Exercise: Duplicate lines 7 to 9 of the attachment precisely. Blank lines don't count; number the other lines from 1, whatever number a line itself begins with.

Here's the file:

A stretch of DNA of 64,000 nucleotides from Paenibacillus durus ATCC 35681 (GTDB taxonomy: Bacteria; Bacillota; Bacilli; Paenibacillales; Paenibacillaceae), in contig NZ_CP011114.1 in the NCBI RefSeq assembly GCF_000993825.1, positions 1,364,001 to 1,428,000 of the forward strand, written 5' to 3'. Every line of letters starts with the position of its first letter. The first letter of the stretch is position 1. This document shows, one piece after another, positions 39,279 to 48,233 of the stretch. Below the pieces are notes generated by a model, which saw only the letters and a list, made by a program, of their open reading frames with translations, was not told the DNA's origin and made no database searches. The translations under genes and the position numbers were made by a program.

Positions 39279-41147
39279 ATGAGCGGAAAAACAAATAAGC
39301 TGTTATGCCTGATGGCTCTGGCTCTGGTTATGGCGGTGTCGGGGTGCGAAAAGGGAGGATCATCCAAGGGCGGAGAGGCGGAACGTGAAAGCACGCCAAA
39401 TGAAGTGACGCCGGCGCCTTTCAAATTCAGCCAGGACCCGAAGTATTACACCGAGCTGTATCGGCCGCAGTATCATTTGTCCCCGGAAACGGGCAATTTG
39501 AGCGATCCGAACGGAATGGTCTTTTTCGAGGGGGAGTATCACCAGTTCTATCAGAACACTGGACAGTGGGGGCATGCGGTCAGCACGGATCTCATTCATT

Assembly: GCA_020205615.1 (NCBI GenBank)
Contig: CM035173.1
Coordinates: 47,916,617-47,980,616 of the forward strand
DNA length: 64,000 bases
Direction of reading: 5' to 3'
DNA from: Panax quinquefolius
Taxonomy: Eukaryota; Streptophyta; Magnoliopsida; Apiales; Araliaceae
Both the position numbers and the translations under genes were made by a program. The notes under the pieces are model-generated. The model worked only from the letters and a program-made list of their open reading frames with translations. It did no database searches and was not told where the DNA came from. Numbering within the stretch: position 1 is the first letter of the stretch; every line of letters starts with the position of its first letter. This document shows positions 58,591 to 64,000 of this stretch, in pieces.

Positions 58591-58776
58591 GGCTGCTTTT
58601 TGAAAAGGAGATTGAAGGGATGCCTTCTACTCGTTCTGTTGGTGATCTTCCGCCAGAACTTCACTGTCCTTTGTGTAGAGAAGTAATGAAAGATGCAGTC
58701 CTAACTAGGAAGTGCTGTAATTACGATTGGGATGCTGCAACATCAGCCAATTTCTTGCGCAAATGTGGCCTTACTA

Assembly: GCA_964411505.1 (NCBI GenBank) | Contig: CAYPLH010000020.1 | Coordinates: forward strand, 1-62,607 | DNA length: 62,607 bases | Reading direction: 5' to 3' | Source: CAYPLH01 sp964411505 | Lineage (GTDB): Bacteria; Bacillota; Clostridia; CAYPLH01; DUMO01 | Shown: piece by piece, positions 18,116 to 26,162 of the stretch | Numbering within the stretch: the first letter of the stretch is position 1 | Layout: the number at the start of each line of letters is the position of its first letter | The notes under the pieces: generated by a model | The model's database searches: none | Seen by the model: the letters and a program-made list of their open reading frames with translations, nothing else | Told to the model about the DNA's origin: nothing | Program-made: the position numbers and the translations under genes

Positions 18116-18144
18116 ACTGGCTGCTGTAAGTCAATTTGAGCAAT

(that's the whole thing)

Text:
Assembly: GCA_020205615.1 (NCBI GenBank)
Contig: CM035173.1
Coordinates: 47,916,617-47,980,616 of the forward strand